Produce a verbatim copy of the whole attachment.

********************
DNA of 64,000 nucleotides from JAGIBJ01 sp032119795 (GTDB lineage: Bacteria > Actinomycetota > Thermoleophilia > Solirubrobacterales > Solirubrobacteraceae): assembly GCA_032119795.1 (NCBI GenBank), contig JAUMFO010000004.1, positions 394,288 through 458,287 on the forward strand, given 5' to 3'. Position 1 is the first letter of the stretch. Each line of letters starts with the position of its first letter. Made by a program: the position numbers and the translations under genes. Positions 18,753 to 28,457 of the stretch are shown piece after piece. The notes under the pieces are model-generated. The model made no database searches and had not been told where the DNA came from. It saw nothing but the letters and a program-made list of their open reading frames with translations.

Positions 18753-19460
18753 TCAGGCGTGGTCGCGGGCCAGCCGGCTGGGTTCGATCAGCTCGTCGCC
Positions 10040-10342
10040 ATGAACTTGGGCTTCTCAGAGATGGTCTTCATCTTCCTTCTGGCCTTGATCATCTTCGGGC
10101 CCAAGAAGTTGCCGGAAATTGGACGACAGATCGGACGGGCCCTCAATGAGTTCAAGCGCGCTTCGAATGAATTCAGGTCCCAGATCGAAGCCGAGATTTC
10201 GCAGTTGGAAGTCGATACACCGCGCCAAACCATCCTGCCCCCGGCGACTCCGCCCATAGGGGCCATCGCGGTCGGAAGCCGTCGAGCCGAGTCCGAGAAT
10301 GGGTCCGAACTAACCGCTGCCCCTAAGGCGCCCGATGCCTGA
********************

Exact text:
DNA of 64,000 nucleotides from JAGIBJ01 sp032119795 (GTDB lineage: Bacteria > Actinomycetota > Thermoleophilia > Solirubrobacterales > Solirubrobacteraceae): assembly GCA_032119795.1 (NCBI GenBank), contig JAUMFO010000004.1, positions 394,288 through 458,287 on the forward strand, given 5' to 3'. Position 1 is the first letter of the stretch. Each line of letters starts with the position of its first letter. Made by a program: the position numbers and the translations under genes. Positions 18,753 to 28,457 of the stretch are shown piece after piece. The notes under the pieces are model-generated. The model made no database searches and had not been told where the DNA came from. It saw nothing but the letters and a program-made list of their open reading frames with translations.

Positions 18753-19460
18753 TCAGGCGTGGTCGCGGGCCAGCCGGCTGGGTTCGATCAGCTCGTCGCC
Positions 10040-10342
10040 ATGAACTTGGGCTTCTCAGAGATGGTCTTCATCTTCCTTCTGGCCTTGATCATCTTCGGGC
10101 CCAAGAAGTTGCCGGAAATTGGACGACAGATCGGACGGGCCCTCAATGAGTTCAAGCGCGCTTCGAATGAATTCAGGTCCCAGATCGAAGCCGAGATTTC
10201 GCAGTTGGAAGTCGATACACCGCGCCAAACCATCCTGCCCCCGGCGACTCCGCCCATAGGGGCCATCGCGGTCGGAAGCCGTCGAGCCGAGTCCGAGAAT
10301 GGGTCCGAACTAACCGCTGCCCCTAAGGCGCCCGATGCCTGA